But that's just MY armchair psychology.

Posted by: pbasso_khan | December 23, 2009 12:06 PM | Report abuse

urgent memo to firedoglake, Kos, Klein and others: Out of the office due to snow. That doesn't mean ya'll get to wander off the reservation. I'm sure Klein will walk back from even the most timid suggestion that the prez said something "misleading" -- just don't go further, don't go there. You feel me? R.E.

Posted by: truck1 | December 23, 2009 12:06 PM | Report abuse

Yes, President Kucinich would surely have convinced Lieberman, Baucus, Conrad, Nelson, Lincoln, Landrieu, and Bayh to support the public option.

He would have done so by stridently demanding that it be put in the bill OR ELSE, and then publicly demonizing all opponents as cowards and corporate-shills.

Someday (we can only hope & pray) President Obama will discover your brand of political wisdom, and pass REAL progressive reform.

Posted by: AgnesBee | December 23, 2009 12:08 PM | Report abuse

Klein, this is more of the "klein-klein" analysis and best characterised by your own comment: "hair-splitting at best". The contents of the health care bill, as you know ("misleading at worst"), is determined by the Congress and that goes for the "public option" or lack thereof. Such is the nature of compromise to get any legislation through a recalcitrant and fearful Senate.

But I suppose you'd lose your job as journalist if you couldn't ignore the facts and wallow in the personal opinions.

CB in Hamburg

Posted by: chrisbrown12 | December 23, 2009 12:13 PM | Report abuse

I guess I should expand on this.

Obama's tendency to be dishonest has not appeared for the first time only here. He made a secret deal with big Pharma after promising that he would only ever conduct business transparently, in public. He backtracked on domestic espionage, and the application of constitutional restriction on the power of the president. There are more, but these examples will do.

In each case, he has tried to sell the story that he never said that at all, and this is what bothers me. It is ok to changes one's mind. In fact, I expect that in a leader. Insistence on rigid consistency also bothers me a lot. People should learn, and that implies their ideas should change.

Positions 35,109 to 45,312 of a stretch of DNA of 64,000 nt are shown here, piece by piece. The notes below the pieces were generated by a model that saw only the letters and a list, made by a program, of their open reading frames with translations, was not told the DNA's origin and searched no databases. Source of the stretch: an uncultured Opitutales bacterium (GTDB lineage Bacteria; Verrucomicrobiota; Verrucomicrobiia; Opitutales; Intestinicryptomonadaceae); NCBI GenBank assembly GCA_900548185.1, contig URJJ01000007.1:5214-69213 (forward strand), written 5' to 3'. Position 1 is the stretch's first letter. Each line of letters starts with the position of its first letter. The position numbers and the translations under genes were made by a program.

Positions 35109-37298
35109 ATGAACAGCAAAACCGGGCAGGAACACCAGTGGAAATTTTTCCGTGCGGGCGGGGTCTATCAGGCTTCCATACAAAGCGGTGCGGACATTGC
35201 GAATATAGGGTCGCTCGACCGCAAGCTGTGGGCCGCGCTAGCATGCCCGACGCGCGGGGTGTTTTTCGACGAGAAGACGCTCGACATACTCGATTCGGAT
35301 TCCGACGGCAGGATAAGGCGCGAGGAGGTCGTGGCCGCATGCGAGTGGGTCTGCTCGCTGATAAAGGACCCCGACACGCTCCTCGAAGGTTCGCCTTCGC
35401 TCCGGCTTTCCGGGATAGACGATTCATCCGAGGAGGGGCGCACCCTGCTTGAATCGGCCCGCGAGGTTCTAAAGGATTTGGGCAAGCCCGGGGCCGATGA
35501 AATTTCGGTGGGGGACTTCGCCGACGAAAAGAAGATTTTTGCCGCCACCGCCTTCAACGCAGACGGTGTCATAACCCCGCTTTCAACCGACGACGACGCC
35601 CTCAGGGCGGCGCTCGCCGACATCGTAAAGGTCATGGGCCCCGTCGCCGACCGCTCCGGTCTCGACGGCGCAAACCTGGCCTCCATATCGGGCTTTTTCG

But then they should acknowledge that and explain it, not just claim that they never said that in the first place. Learning is a sign of a wise leader, but pretending it was what you said all along is the sign of a fool.

Obama seems to be embarrassed by having to change his mind, and that is foolish.

Posted by: pj_camp | December 23, 2009 12:16 PM | Report abuse

Ezra...I recall Obama always saying he preferred a public option but it was not essential, and you admit yourself that they played it down. I think the exchange idea that is in the bill is a much more politically sound way to go. There were really a lot of questions about how feasible a public option was, who would run it, how it would be paid for. I am disappointed that the Medicare expansion did not go through (thanks Joe Lieberman), but to suggest this bill is "window dressing" is BS. And it's a start. I am a true blue Liberal who still supports the efforts of our President. I wouldn't listen to PUMAs such a Jane Hamsher, as reflective of most Democrats. Last poll I saw had Obama's approval ratings twice as high as GWBs. He still has great support.

Posted by: RobRoy1 | December 23, 2009 12:19 PM | Report abuse

Ezra, good to point out this and glad that you still bat 'straight'.

There is little of humility missing here on President's part. He is doing more of 'mission accomplished', 'Iraq is the front of terror war' and 'we fight Al Qeda in Iraq so that they do not attack us at home' kind of stuff. It is all heady in President Obama's head. I guess something happens with White House - an occupant of it becomes this 'head strong, arrogant and dishonest person' with no trace of humility.

Let us start: